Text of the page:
Published: 22 Dec 2002
If you've been evaluating enterprise class tape libraries, you've no doubt been inundated with product glossies...
from different vendors touting the many connectivity options available when connecting their particular library into your storage area network (SAN). Some of those options amount to different strokes for different folks, but you can untangle the various connection options for your SAN-enabled tape library and make an informed decision.
Data center logistics
The first requirement you need to understand is distance. Where will your tape library be in relation to the backup servers and hosts it will backup?
Due to the initial and expandable size of most enterprise class libraries, invest some time determining the optimal location of the incoming library. Not only do you need to account for its initial dimensions, consider the time frame in which your overall data growth would require you to add an extension cabinet to your initial tape library investment (see "Implementing enterprise class tape libraries").
|Vendors providing native Fibre Channel (FC) tape drives often provide both A and B ports for connectivity into separate storage area networks (SANs) for redundancy. Although this functionality exists, the ability to exploit it isn't readily available in the field. Perhaps in the near future, as tape drive speeds increase--making them more viable solutions for high profile hierarchical storage management applications--vendors in the volume management space will enhance their applications to allow a physical tape drive to be referenced over an alternate path once the primary path has failed.|
Locating an expandable enterprise class tape library in your data center that's already congested with equipment could require you to relocate the entire backup and recovery environment or move production application servers to accommodate expansion cabinets. Imagine walking into an application owners' office and suggesting they bring down their production servers and storage to move them to a smaller section of the data center so you can move your behemoth tape library. Not pretty.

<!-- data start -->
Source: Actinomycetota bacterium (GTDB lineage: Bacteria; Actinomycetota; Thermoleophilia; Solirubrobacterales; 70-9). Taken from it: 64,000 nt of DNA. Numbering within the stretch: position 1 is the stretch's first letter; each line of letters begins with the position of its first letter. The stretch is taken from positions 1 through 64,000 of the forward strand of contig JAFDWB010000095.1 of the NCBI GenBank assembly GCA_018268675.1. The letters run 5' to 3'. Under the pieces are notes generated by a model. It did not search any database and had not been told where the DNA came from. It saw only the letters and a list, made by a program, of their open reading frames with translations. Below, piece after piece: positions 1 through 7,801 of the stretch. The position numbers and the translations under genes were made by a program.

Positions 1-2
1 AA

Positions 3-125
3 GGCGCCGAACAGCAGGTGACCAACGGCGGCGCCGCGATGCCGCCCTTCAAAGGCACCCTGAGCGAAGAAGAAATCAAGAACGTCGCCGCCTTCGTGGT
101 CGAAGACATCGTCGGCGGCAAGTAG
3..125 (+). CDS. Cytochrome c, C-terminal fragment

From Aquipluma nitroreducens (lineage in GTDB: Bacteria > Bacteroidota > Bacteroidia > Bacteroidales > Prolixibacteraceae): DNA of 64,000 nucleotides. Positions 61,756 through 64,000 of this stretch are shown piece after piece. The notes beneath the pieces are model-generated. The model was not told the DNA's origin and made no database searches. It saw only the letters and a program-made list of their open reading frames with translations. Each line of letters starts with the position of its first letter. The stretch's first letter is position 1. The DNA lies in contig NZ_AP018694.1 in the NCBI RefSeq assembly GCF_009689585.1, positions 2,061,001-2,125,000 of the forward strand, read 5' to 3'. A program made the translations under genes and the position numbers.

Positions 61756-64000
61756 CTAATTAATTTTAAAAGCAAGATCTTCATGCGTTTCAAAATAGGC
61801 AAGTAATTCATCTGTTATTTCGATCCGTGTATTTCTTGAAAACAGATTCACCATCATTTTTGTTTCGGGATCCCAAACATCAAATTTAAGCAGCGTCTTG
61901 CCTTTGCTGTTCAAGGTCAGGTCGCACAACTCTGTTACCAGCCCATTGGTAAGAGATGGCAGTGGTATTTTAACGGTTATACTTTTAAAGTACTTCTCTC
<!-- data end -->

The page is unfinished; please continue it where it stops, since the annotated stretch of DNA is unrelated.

Before Fibre Channel (FC), that wasn't likely to happen because smaller libraries had to be close to backup servers due to SCSI's distance limitations. We were likely to look at the backup and recovery hardware as a complete environment, instead of single pieces of equipment to be managed separately. However, since the allowable distances inherent in FC's architecture are greater than SCSI, IT organizations have been tempted to locate their tape libraries away from their backup servers simply because they could. It was easier to just plop the library down in the next available section of raised floor.
So if your design calls for the tape library and backup servers to be in the same data center, try to locate your tape library adjacent to your backup servers with enough allotted space to accommodate the total projected amount of space necessary for cabinet expansion. That will save you in both the downtime and support cost often times associated with moving equipment.
However, if a SAN design requires that the backup servers be located in data center along with the application hosts that it's protecting, and the tape library is located in data center B for maximum protection, you'll want to ensure that the allotted space in data center B will support additional cabinet space as well.